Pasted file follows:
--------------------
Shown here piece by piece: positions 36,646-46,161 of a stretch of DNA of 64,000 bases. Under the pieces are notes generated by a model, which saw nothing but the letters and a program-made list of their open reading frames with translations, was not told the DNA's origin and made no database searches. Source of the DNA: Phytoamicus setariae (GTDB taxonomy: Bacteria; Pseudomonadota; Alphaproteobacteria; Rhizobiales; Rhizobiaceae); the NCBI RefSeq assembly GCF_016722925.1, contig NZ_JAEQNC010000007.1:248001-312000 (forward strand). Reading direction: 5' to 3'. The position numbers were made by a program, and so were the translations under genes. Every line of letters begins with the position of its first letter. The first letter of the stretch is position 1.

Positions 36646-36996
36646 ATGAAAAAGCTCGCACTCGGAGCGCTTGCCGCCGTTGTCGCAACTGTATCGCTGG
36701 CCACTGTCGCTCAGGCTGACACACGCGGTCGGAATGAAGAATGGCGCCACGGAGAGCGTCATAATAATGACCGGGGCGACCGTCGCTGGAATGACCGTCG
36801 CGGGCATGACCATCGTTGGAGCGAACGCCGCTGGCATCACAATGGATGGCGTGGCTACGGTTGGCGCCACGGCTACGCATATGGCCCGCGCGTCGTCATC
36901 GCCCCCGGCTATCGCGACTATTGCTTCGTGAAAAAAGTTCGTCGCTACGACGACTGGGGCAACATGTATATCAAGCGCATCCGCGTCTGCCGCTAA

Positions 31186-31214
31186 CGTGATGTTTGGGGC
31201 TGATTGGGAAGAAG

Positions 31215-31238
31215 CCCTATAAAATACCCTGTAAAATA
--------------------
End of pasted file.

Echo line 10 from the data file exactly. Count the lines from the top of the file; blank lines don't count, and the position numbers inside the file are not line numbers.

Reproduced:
Positions 31215-31238